“Then, gentlemen, our coup d’etat – the United States sovereignty will be permanently eliminated.” Piers Aspinall, chief of British Intelligence Services, removed his spectacles and breathed on the lenses.

“In the first phase of the North American Union we launch the Amero currency and introduce mandatory gun control.”

He leaned back leisurely in his chair.

“We divide the world into ten superblocs. Then stage a false-flag incident – nuclear or bioterror, weaponised Avian flu, smallpox – ushering in martial law and mandatory vaccination.” He removed a perfectly pressed, linen handkerchief and polished the lenses. “We eradicate resisters. Patriots. Constitutionalists…Christians.”

This particular passage occurs just six pages into the novel, and it’s nice to see the political ducks that for the more rabidly Conservative  constitute ‘demonstrations of evil intent’ lined up so neatly in a row: destruction of the American dollar, mandatory gun control, mandatory vaccinations, the death of ‘Patriots’ and ‘Constitutionalists’. It’s all so au fait it could make you weep. She’s got Avian flu! On the previous page she namechecks the 2008 market crash, the Patriot Act, bin Laden’s apparent kidney problems, the Iraq war and even the precise contents of Nawaf al-Hazmi‘s car. This is a novel designed to appeal to the more frighteningly ‘Christian’ members of the Tea Party. You know the ones: they’re the people who put the ‘mentalist’ into ‘Fundamentalist’.

And, of course, no cliché is left unexploited. Where would Americans be without British villains? (Incidentally, the goodwill Ms. Alec generates with me, a devoted reader of thrillers, through the correct use of the term ‘false-flag’, is immediately dissipated through her referral to British Intelligence Services. Either she is referring generally to the British intelligence services – note the absence of capital letters, since this is not a proper name – or she means either the British Secret Intelligence Service [popularly if inaccurately known as ‘MI6’] or the British Security Service [‘MI5’].) Even the chapter titles have the inescapable ring of the familiar to them: ‘Raiders of the Ark’, ‘Dark Night of the Soul’, ‘Dark Clouds on the Horizon’ (an interesting chapter, since you may not have been aware of the vital role the shipping forecast has to play in the end times), ‘The Cold Light of Day’, ‘Bolt from the Blue’, ‘Skeletons in the Closet’…

You know, just once I would like to see someone get a bit inventive with this kind of thing. Why not a Malaysian antichrist? A Japanese? A Cambodian? A Paraguayan? An Australian? It’s all so Western (and particularly American) -centric. To call this stuff formulaic is to insult the infinite and majestic variation of formulae. And then there’s the dialogue. Milton‘s demons had a looser and more modern turn of phrase than Ms. Alec’s, who appears – throughout, and with every character of every race – to have mistaken ‘pomposity’ for ‘majesty’. Even I, on the side of the angels, felt an urgent desire to give the Archangel Michael a good swift kick in the pants. It is also the case that everyone’s dialogue is festooned with adverbial modifiers. People seldom simply say things: they say them with ‘foreboding’ or ‘mutter darkly’ or ‘grimly’ or ‘cheekily’ or ‘sadly’ or any other of the gamut of emotions that, had the author been more competent, we would already have known from the context. Even when we do know from the context those adverbs are there to keep you on the straight and narrow.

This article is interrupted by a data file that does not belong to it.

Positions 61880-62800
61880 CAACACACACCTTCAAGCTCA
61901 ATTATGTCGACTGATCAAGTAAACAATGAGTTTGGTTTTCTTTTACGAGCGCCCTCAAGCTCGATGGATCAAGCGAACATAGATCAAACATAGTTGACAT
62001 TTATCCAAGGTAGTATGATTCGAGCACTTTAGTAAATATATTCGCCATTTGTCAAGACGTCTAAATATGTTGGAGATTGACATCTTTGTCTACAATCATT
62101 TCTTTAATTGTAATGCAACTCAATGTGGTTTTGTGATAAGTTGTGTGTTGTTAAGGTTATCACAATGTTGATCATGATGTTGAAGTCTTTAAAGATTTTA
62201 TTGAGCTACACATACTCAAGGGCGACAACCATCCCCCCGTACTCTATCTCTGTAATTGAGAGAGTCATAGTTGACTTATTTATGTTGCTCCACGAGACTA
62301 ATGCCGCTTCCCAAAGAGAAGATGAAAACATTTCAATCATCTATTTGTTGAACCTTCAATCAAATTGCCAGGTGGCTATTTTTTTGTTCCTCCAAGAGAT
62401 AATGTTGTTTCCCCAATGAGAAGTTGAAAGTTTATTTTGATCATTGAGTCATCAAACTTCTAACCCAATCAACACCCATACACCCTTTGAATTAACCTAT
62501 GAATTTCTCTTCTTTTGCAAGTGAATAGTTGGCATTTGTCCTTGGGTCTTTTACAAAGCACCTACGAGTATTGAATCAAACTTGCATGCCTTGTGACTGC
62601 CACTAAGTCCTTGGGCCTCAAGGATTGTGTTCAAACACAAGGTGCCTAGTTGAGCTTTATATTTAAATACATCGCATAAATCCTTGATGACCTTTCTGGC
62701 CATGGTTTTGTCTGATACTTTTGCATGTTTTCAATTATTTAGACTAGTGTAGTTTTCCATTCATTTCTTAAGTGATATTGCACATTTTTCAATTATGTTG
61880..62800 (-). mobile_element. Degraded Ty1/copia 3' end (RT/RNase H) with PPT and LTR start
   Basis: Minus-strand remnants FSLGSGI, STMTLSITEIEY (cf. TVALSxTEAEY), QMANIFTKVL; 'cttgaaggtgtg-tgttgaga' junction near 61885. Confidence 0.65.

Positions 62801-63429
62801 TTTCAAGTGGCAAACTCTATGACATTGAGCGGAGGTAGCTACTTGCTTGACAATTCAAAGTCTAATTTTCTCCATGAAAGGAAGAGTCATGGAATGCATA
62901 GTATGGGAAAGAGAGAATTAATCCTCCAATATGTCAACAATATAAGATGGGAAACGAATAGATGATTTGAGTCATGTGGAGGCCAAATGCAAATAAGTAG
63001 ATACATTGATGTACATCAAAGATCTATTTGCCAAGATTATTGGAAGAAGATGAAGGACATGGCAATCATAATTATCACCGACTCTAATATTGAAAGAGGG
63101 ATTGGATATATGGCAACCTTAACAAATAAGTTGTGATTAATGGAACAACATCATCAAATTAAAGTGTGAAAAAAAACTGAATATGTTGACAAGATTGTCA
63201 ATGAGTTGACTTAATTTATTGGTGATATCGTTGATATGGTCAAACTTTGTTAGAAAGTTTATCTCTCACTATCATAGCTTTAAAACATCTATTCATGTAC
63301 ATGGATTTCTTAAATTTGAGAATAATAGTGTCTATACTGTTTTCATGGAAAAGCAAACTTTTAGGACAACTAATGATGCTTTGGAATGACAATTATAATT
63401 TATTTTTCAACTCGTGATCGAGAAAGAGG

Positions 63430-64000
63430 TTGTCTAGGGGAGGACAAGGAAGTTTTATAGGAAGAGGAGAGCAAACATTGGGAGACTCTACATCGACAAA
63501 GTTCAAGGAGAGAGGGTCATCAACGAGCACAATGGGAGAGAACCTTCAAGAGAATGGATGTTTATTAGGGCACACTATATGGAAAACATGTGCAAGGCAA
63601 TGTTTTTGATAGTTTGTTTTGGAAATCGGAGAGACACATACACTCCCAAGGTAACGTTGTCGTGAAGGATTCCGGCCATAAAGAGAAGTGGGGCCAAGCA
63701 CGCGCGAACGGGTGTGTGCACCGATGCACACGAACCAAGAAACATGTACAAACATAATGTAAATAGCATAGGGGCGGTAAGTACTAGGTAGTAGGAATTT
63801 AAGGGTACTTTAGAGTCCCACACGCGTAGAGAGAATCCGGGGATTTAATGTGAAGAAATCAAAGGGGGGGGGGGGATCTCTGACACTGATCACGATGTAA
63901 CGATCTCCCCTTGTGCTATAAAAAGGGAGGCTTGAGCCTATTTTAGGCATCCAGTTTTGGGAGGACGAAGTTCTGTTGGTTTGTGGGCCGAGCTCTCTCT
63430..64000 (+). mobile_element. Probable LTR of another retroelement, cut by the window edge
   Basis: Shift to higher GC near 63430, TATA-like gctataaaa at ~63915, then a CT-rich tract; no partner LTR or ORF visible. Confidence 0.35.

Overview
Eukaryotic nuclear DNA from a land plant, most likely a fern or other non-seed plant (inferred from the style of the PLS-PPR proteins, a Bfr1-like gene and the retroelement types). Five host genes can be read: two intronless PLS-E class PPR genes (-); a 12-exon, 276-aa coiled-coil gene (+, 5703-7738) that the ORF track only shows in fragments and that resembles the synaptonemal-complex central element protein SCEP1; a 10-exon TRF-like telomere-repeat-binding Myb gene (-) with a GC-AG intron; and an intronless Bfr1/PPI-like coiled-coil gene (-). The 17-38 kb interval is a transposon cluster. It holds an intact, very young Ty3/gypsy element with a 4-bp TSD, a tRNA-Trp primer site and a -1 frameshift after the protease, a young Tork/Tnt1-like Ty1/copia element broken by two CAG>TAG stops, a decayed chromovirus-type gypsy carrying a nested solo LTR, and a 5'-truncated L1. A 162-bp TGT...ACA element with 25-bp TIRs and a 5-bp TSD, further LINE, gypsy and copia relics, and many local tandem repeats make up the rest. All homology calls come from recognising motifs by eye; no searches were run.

The bits where she lets her imagination run riot are, I grant you, more entertaining: I quite like the idea of comets lighting the frozen skies of Hell, or Lucifer breeding an army of underworld creatures for the forthcoming War. (I’m sure I’ve come across that idea before, the idea of hybridising ‘evil races’ for footsoldiers. Oh yes, how silly of me: the Uruk-Hai. Tolkien’s influence, as I have said before, looms large.) But it’s not enough, not nearly enough, to save a manuscript staggering under the weight of its inadequacies.

Jim Macdonald, who reviewed the book, described Ms Alec as ‘obviously a master of the fantasy genre‘.Mr Macdonald, poor, lost soul that he is, has clearly only been exposed to the worst that the fantasy genre could offer. Ms Alec is not worthy to be mentioned in the same breath as Neil Gaiman or Terry Pratchett or Michael Moorcock or HP Lovecraft or Stephen King or…well, you get the idea. There is a banquet of fantasia on offer at the moment, in comparison to which Ms Alec’s contribution seems an ill-made cupcake sat on by an elephant – flat, uninspiring and leaving a nasty taste in the mouth. To other would-be authors, I recommend it as an educational tool and an encouragement. It is deeply, deeply educational in the ‘how not to do it’ sense. And it is very encouraging because it’s dreadful and it still got published. There is indeed hope for us all.

Your moment of zen for today:

LMS Jubilee 'Australia' snakes under the road bridge on 'Tynedale'

About Gavin

I am a 32-year-old PhD student in Aberdeen, Scotland. I work in QC at an e-learning company. I'm originally Northern Irish, though I've lived here in Aberdeen for several years. I am, essentially, somebody who is very normal, yet to whom very strange things keep happening...
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One Response to Son of Perdition is no son of mine

  1. Seraph says:

    I read ‘The Fall of Lucifer’ once by the same author (possibly even part of the same series, but who knows?) and was equally as dismayed by its quality or lack thereof. Of particular annoyance to me was her inability to decide what she meant by terms like galaxy and universe, which for her were occasionally, if not always, interchangeable. Again, there were a few good moments of imagination, some of it even original, but overall it was just a woeful waste of paper. I did not bother to read any others.